BWW Reviews: SISTER ACT Lifts Spirits in Durham
The lauded film-turned-hit-Broadway-musical Sister Act has come to town and is playing at the Durham Performing Arts Center. The show has everything from crime drama to nun choreography. It's fun for the whole family.
The stage adaptation of the film Sister Act follows the film's storyline closely. Deloris Van Cartier, trying to make it as a nightclub singer, witnesses a murder outside a club. As the key witness is putting away a big suspect, Deloris's life is in danger. To protect her until she testifies in court, policeman (and Deloris's high school classmate) Eddie Souther hides her in a convent, disguised as a nun. Not really cut out for the abbey lifestyle, Deloris (now called Sister Mary Clarence) gets the nuns excited about singing over-the-top 70s-style songs to the Lord - sparkly habits and all. The biggest major change from the original is that in the film, the nuns adapted hit songs and turned them into songs about God, and this is a true musical with all original music.
As wannabe nightclub singer Deloris Van Cartier turned Sister Mary Clarence, Ta'rea Campbell has the voice and the sass for the role. She does the iconic character justice. Yet, there were a few supporting actors who really made this show shine - Lael Van Keuren as Sister Mary Robert, Hollis Resnik as Mother Superior, and Diane J. Findlay and Sister Mary Lazarus. Ven Keuren can belt notes most humans merely dream about, and she brings to life her character's transformation from a woman meekly awaiting her call to the sisterhood to a woman with something to say. In "Raise Your Voice," when Deloris is teaching the nuns to sing, Van Keuren is superb. Then, she outdoes herself in "The Life I Never Led" and its reprise. In this show about a lot of women, E. Clayton Cornelious manages to stand out as Eddie, a cop with a crush on Deloris, with his smooth voice and quirky charm.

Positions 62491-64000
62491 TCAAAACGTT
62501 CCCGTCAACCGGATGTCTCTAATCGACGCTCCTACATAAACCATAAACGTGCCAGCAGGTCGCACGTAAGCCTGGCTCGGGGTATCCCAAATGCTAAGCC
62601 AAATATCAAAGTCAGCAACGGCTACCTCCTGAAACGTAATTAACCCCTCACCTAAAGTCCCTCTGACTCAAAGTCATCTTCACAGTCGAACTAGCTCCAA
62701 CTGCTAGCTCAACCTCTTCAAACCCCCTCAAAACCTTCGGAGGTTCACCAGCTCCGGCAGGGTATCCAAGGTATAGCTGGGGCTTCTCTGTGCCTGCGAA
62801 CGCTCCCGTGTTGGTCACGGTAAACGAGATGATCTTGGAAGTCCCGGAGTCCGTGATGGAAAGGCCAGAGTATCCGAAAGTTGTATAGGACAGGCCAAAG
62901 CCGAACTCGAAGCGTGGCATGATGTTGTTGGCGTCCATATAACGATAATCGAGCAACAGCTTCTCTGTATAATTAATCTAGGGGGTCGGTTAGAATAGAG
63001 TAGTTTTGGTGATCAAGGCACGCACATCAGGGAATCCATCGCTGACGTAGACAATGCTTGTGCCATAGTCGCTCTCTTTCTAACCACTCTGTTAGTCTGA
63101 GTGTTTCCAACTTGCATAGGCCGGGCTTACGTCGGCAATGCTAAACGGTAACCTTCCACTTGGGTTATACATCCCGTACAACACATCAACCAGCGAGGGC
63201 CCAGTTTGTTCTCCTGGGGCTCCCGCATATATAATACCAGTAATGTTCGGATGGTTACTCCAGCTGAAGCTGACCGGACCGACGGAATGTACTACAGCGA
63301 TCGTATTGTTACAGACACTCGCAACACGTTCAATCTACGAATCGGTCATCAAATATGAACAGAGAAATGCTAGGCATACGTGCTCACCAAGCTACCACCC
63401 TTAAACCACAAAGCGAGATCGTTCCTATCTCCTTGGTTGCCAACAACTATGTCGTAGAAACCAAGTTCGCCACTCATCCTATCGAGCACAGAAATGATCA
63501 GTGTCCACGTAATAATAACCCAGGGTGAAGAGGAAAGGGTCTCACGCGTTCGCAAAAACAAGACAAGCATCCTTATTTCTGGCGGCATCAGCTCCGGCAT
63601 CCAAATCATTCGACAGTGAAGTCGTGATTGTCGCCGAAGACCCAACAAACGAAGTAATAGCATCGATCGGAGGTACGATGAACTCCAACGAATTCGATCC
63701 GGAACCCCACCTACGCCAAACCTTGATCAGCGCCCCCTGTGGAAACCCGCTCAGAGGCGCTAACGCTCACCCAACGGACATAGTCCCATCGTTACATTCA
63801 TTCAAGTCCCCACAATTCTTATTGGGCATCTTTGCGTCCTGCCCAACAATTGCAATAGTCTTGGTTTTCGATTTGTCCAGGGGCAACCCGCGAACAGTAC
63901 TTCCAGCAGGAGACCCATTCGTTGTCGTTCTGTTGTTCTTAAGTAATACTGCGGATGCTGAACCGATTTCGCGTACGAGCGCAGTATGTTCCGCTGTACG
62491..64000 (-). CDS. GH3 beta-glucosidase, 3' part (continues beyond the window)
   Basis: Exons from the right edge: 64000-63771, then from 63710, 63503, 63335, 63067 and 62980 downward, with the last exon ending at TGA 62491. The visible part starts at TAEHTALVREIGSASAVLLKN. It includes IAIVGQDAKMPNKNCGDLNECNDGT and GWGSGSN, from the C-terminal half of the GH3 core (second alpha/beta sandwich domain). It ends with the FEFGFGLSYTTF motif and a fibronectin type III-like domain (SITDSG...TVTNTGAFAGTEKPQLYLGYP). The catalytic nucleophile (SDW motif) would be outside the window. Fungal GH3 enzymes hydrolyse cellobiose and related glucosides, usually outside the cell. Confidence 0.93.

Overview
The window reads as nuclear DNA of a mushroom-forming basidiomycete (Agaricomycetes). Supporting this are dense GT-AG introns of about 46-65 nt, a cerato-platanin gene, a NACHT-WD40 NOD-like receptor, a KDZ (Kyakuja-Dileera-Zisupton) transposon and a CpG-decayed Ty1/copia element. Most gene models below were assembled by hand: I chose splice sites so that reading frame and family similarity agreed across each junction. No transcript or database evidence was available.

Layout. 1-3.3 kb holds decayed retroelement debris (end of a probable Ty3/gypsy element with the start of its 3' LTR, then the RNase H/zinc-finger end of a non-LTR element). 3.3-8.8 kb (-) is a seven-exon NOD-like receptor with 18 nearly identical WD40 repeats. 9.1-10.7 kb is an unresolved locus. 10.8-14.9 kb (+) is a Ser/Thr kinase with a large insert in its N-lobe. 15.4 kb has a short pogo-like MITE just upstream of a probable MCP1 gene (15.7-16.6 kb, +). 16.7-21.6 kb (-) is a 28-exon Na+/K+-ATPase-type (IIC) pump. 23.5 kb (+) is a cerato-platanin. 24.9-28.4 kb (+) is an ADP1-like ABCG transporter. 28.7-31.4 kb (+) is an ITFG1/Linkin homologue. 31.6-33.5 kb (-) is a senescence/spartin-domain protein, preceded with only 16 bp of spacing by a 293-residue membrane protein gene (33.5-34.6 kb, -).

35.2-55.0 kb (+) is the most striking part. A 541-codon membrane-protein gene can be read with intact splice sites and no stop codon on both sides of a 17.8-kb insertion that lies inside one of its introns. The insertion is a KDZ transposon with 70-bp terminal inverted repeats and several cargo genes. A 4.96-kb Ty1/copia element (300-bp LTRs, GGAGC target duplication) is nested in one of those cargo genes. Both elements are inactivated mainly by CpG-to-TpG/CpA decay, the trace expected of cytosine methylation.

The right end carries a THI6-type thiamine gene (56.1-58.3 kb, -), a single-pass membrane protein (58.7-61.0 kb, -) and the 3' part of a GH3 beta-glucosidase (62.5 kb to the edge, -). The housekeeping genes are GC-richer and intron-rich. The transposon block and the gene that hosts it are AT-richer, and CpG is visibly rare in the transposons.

Lyrically, some of the songs (particularly the ones sung by non-nuns) start out weak and don't hit their stride until the first chorus. The best numbers are definitely the ones sung by the nuns - that's what Sister Act is about, after all. Prolific songwriter Alan Menken, and lyricist Glenn Slater certainly created some winners, namely "Fabulous, Baby!," "Raise Your Voice," and "The Life I Never Led." While some of the minor, non-nun characters seem like a ploy to stretch the plot a little, the show is fun and enjoyable. The comedic sensibility of the show, from the book by Cheri and Bill Steinkellner, with its clever religious jokes and excellent comic timing of the actors create a family-friendly night of theater that left the audience in stitches and is just plain fun.
Sister Act runs through May 19. For tickets and more information, visit www.dpacnc.com.
From This Author Larisa Mount